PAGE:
Westergaard's Charlie Hebdo piece selling fast

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AFP/The Local - [email protected]
Westergaard's Charlie Hebdo piece selling fast
Westergaard's gallerist's computer couldn't keep up with the inquiries. Photo: Henning Bagger/Scanpix

A drawing done by Kurt Westergaard, the man behind a Jyllands-Posten cartoon of the Prophet Mohammed that outraged Muslims, is bringing in orders from around the world.


The drawing Danish cartoonist Kurt Westergaard dedicated to France's Charlie Hebdo on Friday has been met with overwhelming demand, causing his gallery's computer server to crash.
"It's completely off the charts," said Erik Guldager, who owns the gallery that is selling Kurt Westergaard's cartoon.
Westergaard's caricature of the prophet Muhammad wearing a bomb in his turban was one of 12 cartoons published by Danish daily Jyllands-Posten in 2005.
Westergaard on Friday renamed a 2009 cartoon "Je suis Charlie" and pledged to give proceeds from reprints to the French satirical magazine where gunmen on Wednesday killed 12 people.
Within hours Galleri Draupner in the western Danish town of Skanderborg was inundated with orders from around the world for the 50 euro ($59) reprints.
"He wants to support Charlie Hebdo and their contribution to freedom of speech and their right to do their work," Guldager told AFP.
"People from all of Denmark and Europe, and even distant corners of the world now, have logged on and want to support Charlie Hebdo and Kurt Westergaard's drawing for them," he added.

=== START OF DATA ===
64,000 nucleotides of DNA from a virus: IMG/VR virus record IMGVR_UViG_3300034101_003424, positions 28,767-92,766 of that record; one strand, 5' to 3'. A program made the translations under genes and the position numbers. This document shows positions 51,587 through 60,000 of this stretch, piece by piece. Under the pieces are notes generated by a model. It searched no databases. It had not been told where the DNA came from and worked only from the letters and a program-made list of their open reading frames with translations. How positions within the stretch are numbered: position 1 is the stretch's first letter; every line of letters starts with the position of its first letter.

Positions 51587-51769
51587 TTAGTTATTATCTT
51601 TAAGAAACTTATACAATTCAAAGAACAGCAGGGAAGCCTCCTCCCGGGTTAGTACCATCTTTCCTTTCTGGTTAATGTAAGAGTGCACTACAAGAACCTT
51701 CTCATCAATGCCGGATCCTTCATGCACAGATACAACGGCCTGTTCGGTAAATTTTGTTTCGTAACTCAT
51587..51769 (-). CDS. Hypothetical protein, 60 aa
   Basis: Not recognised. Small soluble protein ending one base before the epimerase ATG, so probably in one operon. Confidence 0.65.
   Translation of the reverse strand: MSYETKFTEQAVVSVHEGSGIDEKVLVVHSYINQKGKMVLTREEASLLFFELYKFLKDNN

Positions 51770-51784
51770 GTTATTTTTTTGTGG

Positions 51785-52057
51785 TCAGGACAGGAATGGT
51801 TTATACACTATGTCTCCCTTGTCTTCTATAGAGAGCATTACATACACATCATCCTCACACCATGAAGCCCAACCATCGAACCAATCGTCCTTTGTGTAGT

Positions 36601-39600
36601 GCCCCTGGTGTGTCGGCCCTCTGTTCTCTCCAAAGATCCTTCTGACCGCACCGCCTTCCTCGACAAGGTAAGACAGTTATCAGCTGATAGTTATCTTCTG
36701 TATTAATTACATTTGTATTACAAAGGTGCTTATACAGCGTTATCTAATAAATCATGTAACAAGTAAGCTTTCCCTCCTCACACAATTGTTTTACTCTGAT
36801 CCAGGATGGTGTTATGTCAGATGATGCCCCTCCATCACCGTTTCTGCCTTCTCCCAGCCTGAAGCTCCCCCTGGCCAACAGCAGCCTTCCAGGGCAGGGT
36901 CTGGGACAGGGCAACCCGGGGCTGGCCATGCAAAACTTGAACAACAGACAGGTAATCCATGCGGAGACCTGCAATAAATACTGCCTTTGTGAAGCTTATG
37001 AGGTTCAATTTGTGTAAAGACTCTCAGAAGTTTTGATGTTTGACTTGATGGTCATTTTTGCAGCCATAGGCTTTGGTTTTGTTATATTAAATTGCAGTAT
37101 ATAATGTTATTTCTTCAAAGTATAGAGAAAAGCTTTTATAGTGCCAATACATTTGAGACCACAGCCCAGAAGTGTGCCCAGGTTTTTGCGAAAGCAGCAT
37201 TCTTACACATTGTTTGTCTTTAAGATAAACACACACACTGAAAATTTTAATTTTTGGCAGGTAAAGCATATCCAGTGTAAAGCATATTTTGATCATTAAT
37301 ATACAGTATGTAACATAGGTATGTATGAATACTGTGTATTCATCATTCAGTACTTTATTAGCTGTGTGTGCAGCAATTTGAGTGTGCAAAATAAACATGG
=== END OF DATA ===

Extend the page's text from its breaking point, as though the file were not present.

At last count "hundreds" of reprints had been sold but by early afternoon Guldager was unable to check his emails due to the "huge number of orders coming in," he said.
The 79-year-old artist has lived under police protection since his cartoon was published almost a decade ago, sparking massive protests.
In 2010 an axe and knife-wielding man broke into his home, forcing him to take refuge in a panic room with his five-year-old granddaughter.
The renamed painting featured a man standing on a tightrope above a precipice, holding a pen in one hand and the rope in the other. The rope is tied to a sign that says "Free speech".
Guldager said his gallery has had to "withstand a bit of everything" since agreeing to sell Westergaard's work in 2009, but he declined to go into any details for fear of inspiring violent extremists.
"I have been with Kurt around most of the world in the past six years, and it's probably the closest you will get to James Bond [films] in Denmark," he said.
Westergaard declined to comment, citing health reasons.



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